Triathlon finally took a front seat in my life this year. Here are a few of the highlights:

I got to race a major bucket-list race, Escape from Alcatraz as my last amateur race. Went pretty well before I bonked HARD the last 2 miles and dropped to finish in 3rd. It was a wild ride. Had fun from start to finish. Already plotting to return to Alcatraz to race in the pro field so I can freeze in that water and get sand in my speedo.

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My last collegiate nationals was changed to a duathlon, which was a great opportunity to compete in a different format and style of race sucked, but oh well life goes on. It was super fun meeting some of my Nor’Easter teammates and racing one last time for Mizzou.

After crashing out one year, and finishing in second place 3 years in a row at one of my all time favorite triathlons, I finally won Trizou and set a course record.

I finished in 7th place at my first pro race, the NYC triathlon, fueled by the delicious Hudson River water I drank during the swim. I ripped the bike and came off in 4th, then held on for dear life on the run through central park. One of my favorite races yet.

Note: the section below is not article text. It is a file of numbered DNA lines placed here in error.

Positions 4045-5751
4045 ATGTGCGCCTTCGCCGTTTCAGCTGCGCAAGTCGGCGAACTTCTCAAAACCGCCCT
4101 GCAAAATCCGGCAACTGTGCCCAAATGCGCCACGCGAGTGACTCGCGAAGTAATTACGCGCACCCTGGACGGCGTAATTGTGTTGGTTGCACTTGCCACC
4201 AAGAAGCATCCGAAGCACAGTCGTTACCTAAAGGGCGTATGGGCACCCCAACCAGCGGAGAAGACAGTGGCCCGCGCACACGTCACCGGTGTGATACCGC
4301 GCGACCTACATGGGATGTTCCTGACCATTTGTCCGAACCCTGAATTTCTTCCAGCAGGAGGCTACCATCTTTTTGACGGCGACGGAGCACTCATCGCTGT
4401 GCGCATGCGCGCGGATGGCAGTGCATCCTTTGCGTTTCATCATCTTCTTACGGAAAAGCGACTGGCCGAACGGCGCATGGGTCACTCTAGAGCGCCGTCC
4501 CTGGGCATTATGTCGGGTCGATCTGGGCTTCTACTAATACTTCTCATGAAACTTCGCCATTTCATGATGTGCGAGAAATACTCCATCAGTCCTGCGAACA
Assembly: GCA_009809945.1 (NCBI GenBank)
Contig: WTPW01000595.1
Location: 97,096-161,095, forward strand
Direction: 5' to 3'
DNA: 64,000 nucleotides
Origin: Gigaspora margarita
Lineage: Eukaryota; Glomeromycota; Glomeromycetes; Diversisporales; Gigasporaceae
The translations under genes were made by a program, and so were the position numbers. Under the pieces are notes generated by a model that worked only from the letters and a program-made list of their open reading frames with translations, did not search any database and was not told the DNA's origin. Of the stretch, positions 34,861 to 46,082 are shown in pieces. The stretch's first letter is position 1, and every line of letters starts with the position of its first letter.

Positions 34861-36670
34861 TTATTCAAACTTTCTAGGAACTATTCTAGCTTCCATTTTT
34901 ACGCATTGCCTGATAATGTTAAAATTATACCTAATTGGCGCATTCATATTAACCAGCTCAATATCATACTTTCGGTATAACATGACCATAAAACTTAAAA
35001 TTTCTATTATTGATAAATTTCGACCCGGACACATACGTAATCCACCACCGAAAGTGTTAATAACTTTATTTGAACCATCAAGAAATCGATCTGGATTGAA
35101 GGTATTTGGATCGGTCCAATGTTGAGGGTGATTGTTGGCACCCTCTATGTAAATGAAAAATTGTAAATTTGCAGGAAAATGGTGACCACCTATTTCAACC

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PHYSICAL THERAPYING!

I managed to graduate in May with my doctorate of physical therapy, and somehow passed boards less than a week after clavicle surgery. I made some of my best friends the past three years at Mizzou in PT school, and still can´t take a shower without the fear of being pranked by them. Being a PT gives me the ability to work part time to be able to put the work in and focus on training as we work towards making some $$$ as a triathlete. Currently in the offseason I´m working contract assignments in cool places and eating rice and beans to pay off the loans ASAP. Which brings me to my next blurb….